Follow the Money

David Edwards
Dec 3, 2018 · 4 min read
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Image by via Flickr

When it comes to global efforts to help finance free, universally accessible quality education for all in poorer nations, the news is not encouraging.

In a series of global accords in this century, hundreds of countries vowed to support sustainable development where the needs were greatest including hunger, health, poverty, and education.

Now, in what it called a “wake-up call” on the prospects for meeting what became the UN Sustainable Development Goals, the OECD says that “external finance — which many developing countries continue to depend on heavily — has been going down, largely due to the drop in private flows, and coordination remains poor.”

Among those “private flows” are domestic resources, primarily taxes. But the report says, “tax revenues in low-income and least-developed countries average just 14% of GDP, less than half the OECD country level of 34% and below the 15% that is the recommended minimum for effective state functioning.”

Where does that leave these distressed nations? What happens to countries plagued by disinvestment and tax avoidance when they fail to meet even the minimum for effective functioning as a nation?

We know some of the answers from a global survey of our member unions that represent more than 30 million teachers and other educators in 171 countries.

The report reveals common challenges faced by teachers in education systems worldwide including precarious contracts, inadequate teaching tools and high levels of stress. Only one in three teachers report having access to professional development and most see what they have as poor quality and little value. Respondents voiced need for support particularly when it came to teaching students with special needs, followed by the development of their ICT skills and gender and sexuality training.

In many of the same countries cited by the OECD, teachers experience a variety of conditions that make their schools unsafe. One would assume that a critical safety issue is violence in schools, especially gender-based violence. And it is: half the survey respondents said violence between students and by students against teachers is a major issue.

But 64 percent noted the main source of danger, especially for females, is the lack of access to adequate infrastructure, including drinking water, latrines and other critical facilities. Aside from health implications, the conditions create a safety problem as females must in many instances, walk significant distances to access facilities. Nearly 80 percent of African unions report that their members are required to travel long distances just to collect their pay. In several parts of the world, particularly sub-Saharan Africa, teachers must often hold multiple jobs to care for their families.

To most of us looking at severely ailing education systems, a critical public good and human right, what looks like an opportunity to be constructive is, to others, an invitation to be disruptive, to move fast and break things. Eyeing these distressed nations as “emerging markets,” where 90 percent of the world’s under-30 population lives, edupreneurs are working on global influencers and agencies to grow an education technology market to a value of more than $250 billion by 2020.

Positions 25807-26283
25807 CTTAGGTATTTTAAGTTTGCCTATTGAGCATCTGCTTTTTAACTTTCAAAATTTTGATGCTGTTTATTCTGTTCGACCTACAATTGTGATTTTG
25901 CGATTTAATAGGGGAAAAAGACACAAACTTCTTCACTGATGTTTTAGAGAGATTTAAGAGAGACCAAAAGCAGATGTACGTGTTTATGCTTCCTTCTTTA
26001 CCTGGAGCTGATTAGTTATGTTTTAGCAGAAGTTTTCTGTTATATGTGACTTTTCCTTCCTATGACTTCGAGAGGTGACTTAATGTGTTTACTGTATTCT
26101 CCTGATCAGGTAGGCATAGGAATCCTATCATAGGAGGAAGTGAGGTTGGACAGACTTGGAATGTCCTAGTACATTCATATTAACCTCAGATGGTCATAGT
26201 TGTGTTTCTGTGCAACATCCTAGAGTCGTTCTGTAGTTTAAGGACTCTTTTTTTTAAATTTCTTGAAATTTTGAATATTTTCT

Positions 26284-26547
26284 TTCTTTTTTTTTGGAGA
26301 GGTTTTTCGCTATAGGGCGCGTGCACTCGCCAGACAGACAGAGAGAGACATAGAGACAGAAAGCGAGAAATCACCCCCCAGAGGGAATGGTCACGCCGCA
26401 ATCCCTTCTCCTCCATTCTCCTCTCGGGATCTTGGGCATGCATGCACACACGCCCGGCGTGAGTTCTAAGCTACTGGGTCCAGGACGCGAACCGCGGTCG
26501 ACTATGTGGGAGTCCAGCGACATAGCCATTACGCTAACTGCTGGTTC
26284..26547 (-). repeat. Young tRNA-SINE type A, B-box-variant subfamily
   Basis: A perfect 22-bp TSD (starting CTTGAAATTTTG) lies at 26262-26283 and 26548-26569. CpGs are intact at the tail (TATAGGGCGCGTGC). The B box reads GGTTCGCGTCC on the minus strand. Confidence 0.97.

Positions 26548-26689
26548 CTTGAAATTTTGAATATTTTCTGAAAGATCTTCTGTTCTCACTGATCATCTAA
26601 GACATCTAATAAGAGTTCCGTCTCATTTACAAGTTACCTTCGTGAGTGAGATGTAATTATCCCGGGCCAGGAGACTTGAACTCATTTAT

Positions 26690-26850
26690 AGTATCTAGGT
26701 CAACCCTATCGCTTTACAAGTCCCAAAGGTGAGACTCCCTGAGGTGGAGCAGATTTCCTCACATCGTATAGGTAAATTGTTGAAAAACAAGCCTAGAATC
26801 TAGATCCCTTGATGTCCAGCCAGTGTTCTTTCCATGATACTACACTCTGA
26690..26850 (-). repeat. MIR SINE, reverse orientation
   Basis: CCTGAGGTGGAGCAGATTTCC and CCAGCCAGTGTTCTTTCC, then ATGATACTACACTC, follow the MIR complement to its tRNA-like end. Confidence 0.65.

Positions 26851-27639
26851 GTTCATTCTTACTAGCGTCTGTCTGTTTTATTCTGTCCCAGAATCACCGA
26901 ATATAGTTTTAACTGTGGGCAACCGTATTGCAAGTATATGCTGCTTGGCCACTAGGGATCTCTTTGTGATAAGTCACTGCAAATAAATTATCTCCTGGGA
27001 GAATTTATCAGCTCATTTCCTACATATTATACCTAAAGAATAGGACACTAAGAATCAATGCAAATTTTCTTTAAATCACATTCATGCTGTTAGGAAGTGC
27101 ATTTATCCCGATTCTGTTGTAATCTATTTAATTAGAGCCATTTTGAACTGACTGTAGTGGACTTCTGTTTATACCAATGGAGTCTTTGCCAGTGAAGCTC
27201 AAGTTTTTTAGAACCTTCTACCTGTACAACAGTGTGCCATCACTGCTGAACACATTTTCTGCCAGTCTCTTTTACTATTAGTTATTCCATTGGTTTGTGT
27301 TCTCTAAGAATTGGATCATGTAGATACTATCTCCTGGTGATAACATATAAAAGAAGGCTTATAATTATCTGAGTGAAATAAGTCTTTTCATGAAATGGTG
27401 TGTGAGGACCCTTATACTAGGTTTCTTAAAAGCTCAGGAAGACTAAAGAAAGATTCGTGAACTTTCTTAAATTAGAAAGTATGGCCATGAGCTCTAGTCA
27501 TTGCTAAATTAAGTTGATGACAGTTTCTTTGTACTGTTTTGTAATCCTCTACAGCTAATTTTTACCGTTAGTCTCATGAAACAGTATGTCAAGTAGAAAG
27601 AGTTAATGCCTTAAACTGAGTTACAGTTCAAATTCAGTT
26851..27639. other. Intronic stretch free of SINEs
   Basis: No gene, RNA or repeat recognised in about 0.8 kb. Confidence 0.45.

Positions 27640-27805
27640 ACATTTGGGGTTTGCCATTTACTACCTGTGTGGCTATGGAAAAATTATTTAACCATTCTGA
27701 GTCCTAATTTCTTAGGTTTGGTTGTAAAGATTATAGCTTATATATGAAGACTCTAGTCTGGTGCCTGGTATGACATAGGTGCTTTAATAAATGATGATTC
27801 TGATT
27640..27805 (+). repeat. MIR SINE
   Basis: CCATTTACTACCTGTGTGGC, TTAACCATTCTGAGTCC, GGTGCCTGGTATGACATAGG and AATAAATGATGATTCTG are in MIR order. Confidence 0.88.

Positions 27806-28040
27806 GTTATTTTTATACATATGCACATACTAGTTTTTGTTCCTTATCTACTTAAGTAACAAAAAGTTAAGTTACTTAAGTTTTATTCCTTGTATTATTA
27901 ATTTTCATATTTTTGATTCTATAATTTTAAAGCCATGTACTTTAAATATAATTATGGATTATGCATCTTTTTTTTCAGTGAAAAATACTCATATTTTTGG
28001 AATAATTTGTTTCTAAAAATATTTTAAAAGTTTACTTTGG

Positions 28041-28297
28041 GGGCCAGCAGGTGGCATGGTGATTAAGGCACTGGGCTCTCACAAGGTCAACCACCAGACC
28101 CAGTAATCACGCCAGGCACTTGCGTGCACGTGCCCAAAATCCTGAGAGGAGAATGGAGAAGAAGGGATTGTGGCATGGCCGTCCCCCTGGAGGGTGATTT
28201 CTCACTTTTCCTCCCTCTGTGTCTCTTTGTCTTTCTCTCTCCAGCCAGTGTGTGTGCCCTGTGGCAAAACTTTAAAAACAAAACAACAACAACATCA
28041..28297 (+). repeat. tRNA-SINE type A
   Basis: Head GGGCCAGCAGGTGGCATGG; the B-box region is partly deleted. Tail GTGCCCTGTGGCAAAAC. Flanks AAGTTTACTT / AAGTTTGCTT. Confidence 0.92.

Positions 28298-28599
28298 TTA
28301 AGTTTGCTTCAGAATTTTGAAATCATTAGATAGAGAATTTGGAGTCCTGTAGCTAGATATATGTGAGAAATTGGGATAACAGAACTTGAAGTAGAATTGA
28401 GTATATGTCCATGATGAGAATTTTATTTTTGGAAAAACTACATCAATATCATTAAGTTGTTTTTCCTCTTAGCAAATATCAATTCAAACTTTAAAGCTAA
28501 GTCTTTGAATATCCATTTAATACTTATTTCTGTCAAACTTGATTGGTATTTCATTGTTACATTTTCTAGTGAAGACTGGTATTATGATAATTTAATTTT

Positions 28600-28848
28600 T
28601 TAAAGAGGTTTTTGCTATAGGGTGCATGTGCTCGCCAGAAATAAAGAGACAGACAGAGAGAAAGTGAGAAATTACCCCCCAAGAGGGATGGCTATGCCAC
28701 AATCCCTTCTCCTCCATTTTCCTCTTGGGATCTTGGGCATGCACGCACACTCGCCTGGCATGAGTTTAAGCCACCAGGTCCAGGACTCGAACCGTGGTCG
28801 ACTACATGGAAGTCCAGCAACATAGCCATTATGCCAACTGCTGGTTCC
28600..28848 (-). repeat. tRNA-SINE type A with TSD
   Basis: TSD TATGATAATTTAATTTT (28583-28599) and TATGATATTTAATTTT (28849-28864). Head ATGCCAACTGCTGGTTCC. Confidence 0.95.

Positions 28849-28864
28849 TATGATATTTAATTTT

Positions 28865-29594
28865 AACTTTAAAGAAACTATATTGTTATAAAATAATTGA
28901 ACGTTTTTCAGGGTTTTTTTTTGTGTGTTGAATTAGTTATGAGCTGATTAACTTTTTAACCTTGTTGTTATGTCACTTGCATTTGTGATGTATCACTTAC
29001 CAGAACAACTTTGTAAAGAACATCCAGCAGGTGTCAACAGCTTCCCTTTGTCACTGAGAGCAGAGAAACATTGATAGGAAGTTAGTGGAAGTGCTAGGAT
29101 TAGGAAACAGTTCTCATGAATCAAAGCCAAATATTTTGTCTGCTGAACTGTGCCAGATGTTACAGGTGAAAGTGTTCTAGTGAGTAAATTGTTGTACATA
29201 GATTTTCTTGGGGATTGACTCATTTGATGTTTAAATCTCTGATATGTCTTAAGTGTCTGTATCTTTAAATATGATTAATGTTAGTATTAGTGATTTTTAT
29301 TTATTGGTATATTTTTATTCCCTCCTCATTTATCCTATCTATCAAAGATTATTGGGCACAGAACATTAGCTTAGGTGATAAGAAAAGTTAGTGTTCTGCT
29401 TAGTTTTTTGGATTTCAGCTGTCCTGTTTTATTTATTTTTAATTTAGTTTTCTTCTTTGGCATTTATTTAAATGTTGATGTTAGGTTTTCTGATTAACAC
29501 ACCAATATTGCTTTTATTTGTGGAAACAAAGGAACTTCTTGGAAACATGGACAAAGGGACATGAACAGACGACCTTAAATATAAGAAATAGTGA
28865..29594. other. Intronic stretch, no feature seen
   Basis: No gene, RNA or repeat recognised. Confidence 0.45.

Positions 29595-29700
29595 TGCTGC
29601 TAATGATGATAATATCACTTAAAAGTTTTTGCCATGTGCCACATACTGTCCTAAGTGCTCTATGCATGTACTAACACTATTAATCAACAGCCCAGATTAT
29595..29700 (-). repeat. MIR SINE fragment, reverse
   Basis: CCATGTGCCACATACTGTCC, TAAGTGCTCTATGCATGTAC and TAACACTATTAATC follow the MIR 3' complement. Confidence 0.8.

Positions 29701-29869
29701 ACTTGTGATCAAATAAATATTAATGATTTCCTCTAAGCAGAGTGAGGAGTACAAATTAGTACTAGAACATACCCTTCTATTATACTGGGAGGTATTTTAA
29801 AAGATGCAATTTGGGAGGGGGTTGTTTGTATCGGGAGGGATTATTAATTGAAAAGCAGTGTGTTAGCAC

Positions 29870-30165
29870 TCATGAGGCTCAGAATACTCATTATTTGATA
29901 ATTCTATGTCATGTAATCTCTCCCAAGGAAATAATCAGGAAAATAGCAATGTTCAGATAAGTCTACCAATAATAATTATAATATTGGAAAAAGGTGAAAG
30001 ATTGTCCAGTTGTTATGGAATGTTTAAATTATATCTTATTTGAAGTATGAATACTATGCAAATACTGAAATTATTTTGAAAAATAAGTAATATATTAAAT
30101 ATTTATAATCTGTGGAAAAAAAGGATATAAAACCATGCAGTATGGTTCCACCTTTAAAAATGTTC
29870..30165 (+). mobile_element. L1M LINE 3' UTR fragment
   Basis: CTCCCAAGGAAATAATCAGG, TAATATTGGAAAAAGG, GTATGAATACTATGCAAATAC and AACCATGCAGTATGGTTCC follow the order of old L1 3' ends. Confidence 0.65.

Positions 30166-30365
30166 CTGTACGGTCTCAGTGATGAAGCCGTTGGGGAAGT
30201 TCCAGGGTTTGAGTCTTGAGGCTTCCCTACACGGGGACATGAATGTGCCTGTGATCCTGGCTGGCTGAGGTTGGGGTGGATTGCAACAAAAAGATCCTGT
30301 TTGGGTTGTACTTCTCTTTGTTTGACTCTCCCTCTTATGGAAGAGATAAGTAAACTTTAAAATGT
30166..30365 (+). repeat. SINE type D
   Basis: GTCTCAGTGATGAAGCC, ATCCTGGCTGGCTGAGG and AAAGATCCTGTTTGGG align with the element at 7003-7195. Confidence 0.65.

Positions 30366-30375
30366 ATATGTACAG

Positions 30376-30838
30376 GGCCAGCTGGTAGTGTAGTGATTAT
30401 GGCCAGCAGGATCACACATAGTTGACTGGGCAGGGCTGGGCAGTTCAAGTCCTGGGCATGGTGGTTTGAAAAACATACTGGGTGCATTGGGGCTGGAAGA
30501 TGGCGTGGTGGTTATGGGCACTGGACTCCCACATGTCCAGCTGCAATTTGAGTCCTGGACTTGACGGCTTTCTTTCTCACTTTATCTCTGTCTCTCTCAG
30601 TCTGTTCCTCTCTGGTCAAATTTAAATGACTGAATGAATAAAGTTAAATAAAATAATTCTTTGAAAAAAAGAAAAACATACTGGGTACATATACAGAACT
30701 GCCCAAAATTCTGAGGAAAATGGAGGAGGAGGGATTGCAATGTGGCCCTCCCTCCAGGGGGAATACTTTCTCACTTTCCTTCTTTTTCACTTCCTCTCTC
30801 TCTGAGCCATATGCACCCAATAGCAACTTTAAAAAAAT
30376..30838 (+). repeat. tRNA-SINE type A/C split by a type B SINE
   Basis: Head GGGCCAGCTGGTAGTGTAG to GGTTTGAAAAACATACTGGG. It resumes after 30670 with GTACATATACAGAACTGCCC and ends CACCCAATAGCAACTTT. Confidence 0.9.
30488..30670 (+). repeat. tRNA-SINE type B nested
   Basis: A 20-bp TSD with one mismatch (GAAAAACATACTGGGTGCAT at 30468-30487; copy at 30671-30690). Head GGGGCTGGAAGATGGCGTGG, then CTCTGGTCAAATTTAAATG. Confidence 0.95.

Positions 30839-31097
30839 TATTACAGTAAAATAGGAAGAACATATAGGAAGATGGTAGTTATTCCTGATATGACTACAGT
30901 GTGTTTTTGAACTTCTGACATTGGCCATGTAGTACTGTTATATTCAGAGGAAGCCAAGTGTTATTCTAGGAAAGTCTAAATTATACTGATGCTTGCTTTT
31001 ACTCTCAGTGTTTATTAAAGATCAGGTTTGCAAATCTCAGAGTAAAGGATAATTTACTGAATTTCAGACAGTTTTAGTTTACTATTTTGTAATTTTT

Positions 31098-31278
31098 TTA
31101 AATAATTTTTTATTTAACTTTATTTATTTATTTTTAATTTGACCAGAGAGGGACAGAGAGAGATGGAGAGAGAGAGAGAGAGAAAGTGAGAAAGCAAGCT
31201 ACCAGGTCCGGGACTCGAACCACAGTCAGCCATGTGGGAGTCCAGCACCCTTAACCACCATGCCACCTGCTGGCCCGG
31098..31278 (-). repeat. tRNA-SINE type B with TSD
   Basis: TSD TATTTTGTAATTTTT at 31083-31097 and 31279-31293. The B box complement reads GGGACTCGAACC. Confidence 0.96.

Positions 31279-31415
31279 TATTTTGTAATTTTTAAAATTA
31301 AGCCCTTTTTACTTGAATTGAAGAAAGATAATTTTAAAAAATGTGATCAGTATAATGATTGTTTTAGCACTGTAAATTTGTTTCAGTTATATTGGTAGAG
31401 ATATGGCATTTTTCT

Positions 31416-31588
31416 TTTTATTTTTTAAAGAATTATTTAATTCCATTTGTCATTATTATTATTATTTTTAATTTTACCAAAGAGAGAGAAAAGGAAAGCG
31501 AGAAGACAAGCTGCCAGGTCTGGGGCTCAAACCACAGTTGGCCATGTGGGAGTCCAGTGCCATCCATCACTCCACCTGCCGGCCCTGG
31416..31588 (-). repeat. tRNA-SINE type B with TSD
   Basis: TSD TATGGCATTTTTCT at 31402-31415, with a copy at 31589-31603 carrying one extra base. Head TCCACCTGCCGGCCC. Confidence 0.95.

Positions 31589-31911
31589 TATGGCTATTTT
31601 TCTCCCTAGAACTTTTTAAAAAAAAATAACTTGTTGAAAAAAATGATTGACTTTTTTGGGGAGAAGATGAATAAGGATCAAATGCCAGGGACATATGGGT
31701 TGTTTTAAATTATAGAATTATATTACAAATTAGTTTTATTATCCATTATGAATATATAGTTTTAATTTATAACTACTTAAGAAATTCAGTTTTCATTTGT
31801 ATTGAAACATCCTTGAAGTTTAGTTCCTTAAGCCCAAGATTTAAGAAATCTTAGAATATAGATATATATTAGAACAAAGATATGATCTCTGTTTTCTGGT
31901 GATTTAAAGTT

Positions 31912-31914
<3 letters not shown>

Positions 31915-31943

In its latest pitch for schemes to replace teachers with screens, The Economist warned that “old technologies of books, classrooms and teachers have proved startlingly resilient,” but said the time is right for “scarce resources” to be diverted to EdTech, especially in developing countries where the case could best be sold.

The selling has been especially fast and furious from Bridge Academies, the US-based chain of private schools operating mostly in Africa. The schools employ screen-minders who read scripted lessons to students shown to be current in their fees. In one account, “58 per cent of pupils interviewed reported that they had missed school due to non-payment of fees…91.5 per cent of parents admitted that they opted not to send all of their children to the schools, as they lacked sufficient funds. The vast majority of parents had difficulty paying rent, providing food, or accessing healthcare due to the effects of fees.”

Out-resourced, but far from outnumbered, proponents of free quality education and government accountability are fighting back. Earlier this month, after exposes about the role of The World Bank and the Department for International Development (DfID) of the United Kingdom, the European Parliament ruled that “the European Union and the Member States…must not use ODA (overseas development assistance) to support private, commercial educational establishments.”

But the pressure to abandon support of fragile states and their education systems remains intense. The EU decision comes as the Global Partnership for Education, the international fund dedicated to supporting education in developing countries, actively considers financing non-state actors, in effect, transferring taxpayer funds intended for the well-being of children to private investors. Clearly, the fight is only beginning.

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